SERP, SEM, ETA, RSA: The Acronym-Filled Journey of Search Advertising




  • — January 21, 2019

    From the birth of the search engine through 2016, advertisers worked hard to make their SEM ad messages concise enough to fit into the strict character limits of a standard text ad. Every ad had 25 characters in a headline and 35 characters in each of the two description lines.

    Also, advertisers could get beyond these limitations and increase their ad real estate—they could proactively create ad extensions such as enhanced sitelinks, callouts, price extensions, structured snippet extensions, and the like.

    In search marketing years, doesn’t 2016 seem like a long time ago? In just the last two years, the search engine results page (SERP) has seen a massive amount of change.

    Walking Upright: Expanded Text Ads

    In late 2016, Google (and other publishers shortly thereafter) introduced shiny new expanded text ads (ETAs).

    ETAs added an extra headline and increased the headline character limit from 25 to 30. The new ad type consolidated two description lines into one and topped it with 10 additional characters. Overnight, ad text space expanded by 45 characters.

    Early testing proved that ETAs brought more exposure, a higher click-through rate, and more visitors to advertisers’ websites. Consequently, over the last couple of years all advertisers have been slowly, surely moving toward ETAs.

    Creative Changes

    Creatives also had to evolve, as devices we use every day got bigger. Also, since people now make more precise and educated search queries, advertisers can communicate with them using more specific messaging and visuals to drive more clicks.

    The Modern Search Age: More Space, Dynamic Ads

    The evolution of search continues, and won’t stop any time soon.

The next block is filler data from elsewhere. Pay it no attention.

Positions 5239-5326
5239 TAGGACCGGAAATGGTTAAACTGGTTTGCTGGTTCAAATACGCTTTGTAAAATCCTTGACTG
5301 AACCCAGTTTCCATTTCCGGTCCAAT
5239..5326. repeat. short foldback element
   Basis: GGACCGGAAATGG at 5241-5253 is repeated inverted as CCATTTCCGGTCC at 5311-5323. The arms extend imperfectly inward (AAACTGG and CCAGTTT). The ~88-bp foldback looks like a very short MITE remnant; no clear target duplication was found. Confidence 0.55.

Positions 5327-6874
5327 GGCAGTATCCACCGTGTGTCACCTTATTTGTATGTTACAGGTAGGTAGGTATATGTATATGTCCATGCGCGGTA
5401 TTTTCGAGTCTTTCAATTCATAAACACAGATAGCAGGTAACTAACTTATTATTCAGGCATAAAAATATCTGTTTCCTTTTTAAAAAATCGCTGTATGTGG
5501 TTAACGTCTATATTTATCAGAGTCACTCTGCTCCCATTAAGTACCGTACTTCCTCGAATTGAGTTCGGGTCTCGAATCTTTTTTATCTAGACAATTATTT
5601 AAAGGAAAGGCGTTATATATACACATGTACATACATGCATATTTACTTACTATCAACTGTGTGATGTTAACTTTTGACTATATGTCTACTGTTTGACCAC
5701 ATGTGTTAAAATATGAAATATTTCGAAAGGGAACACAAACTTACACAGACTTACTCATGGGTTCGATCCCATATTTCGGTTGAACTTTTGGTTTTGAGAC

Last year, Google launched two new ad types allowing advertisers to expand and experiment with their search advertising campaigns even further:

    • Expanded text ads improved (ETAi) allow advertisers to have three headlines (30 characters each) and two description lines (90 characters each). This means creative ad text has increased by 130 characters since 2017 and by 175 since early 2016.
    • Google’s responsive search ads have the same character specifications as ETAi, but advertisers can add up to 15 headlines and four description lines to one ad. Google Ads then shows all possible ad combinations to best match a user’s search query. Advertisers can preselect one specific headline and one specific description line to always appear in the first position within the creative.

    New Formats, New Benefits

    The search engines suggest spreading, separating, and adapting your messages to the new ETAi and RSA formats instead of simply adding additional lines of text to your existing creatives.

    The new ad types allow users to see headlines—that is, the most important, relevant message—in bold blue text. This helps you grab attention and entice people to continue to your website.

    SERP, SEM, ETA, RSA: The Acronym-Filled Journey of Search Advertising

    Note that using all the available characters may truncate your ad on smaller screens, leaving viewers with incomplete messaging and possibly no call to action.

    The great thing about RSAs is that they alleviate advertiser headaches due to constant A/B testing. A/B test no more! This is a useful solution for teams juggling several channels and looking to automate.

    If you prefer greater control over the message structure and update frequency, ETAi is an excellent solution, because it allows you to use the new format and update the creative test as you see fit.

    Be Part of the Next Phase

    The SERP looks very different today than it did just three years ago. If you haven’t used the newer ad formats yet, it’s a good idea to start, as your competitors are likely already getting their feet wet. Know that whether you go with RSAs or ETAi, testing is your key to success.

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